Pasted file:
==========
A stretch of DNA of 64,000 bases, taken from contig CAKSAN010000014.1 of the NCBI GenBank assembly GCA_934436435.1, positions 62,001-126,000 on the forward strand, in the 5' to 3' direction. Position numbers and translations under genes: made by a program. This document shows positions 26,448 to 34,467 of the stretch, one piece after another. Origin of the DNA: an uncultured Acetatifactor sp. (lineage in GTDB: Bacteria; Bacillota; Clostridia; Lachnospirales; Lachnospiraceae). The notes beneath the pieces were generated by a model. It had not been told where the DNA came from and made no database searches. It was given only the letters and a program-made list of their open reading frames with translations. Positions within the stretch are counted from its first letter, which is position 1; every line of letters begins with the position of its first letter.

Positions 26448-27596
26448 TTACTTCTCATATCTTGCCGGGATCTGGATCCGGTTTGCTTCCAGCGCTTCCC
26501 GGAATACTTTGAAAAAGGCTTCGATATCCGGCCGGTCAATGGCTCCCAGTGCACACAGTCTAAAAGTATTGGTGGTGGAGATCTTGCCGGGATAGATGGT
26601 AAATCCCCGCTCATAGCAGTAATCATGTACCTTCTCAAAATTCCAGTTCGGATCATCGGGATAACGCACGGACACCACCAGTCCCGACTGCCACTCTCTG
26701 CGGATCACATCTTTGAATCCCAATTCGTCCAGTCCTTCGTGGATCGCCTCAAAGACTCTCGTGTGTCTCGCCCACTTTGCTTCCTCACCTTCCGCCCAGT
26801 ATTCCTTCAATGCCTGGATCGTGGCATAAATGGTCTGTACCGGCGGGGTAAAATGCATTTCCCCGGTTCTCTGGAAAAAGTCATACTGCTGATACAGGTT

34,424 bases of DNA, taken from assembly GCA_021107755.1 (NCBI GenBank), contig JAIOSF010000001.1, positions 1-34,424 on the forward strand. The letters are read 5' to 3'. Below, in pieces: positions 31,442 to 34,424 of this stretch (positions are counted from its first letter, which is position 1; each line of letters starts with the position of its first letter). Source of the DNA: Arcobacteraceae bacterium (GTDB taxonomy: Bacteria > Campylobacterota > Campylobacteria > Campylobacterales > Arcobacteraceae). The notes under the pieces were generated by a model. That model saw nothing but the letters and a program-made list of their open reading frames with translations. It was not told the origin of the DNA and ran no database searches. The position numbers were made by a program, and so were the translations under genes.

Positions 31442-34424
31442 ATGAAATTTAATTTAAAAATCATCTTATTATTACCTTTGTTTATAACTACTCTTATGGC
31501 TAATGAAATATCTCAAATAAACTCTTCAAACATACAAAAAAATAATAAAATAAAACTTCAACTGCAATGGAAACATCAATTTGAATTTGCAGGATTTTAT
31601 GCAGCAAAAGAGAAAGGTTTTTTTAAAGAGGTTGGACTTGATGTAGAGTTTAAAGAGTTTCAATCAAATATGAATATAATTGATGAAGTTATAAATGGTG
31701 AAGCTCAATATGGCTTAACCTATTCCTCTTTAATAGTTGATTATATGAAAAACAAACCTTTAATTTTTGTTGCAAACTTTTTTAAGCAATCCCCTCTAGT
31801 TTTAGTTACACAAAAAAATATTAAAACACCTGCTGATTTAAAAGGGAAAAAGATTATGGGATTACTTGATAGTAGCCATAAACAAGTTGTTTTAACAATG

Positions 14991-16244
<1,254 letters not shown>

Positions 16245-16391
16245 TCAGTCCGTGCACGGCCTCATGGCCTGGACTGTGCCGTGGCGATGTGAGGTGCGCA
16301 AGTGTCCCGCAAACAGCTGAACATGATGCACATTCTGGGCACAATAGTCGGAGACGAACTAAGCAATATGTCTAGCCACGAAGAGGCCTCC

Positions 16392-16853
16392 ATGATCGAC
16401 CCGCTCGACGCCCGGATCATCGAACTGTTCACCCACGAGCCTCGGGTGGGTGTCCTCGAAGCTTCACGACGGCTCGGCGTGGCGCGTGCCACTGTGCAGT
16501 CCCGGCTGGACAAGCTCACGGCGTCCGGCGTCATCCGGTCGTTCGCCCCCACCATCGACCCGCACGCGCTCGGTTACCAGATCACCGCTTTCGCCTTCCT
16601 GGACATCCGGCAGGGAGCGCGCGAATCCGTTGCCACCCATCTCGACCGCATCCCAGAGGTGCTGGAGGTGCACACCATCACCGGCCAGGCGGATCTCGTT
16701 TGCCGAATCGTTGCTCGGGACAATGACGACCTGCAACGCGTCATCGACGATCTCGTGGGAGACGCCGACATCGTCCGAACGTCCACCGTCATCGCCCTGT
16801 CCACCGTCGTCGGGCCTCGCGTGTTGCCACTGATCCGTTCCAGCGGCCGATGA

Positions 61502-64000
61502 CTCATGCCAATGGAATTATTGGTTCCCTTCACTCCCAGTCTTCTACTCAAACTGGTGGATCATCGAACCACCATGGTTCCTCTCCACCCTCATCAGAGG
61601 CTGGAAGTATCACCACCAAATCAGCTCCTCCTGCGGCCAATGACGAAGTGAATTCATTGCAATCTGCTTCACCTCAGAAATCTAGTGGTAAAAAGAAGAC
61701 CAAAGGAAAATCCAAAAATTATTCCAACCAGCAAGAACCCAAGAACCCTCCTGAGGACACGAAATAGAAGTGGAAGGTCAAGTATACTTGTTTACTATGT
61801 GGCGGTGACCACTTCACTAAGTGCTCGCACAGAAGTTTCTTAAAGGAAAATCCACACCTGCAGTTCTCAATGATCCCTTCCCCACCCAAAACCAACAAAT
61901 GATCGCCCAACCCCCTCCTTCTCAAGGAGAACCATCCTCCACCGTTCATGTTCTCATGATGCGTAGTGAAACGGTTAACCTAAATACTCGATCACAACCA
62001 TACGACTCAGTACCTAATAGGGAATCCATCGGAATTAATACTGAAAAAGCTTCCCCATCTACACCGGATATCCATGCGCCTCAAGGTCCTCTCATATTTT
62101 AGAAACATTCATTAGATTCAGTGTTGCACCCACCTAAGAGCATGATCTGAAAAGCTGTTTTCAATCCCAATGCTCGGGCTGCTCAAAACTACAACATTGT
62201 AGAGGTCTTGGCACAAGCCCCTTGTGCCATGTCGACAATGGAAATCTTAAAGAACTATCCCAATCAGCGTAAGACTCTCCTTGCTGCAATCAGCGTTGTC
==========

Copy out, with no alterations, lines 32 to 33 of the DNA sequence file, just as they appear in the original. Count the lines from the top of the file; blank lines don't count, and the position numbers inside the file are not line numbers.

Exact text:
61901 GATCGCCCAACCCCCTCCTTCTCAAGGAGAACCATCCTCCACCGTTCATGTTCTCATGATGCGTAGTGAAACGGTTAACCTAAATACTCGATCACAACCA
62001 TACGACTCAGTACCTAATAGGGAATCCATCGGAATTAATACTGAAAAAGCTTCCCCATCTACACCGGATATCCATGCGCCTCAAGGTCCTCTCATATTTT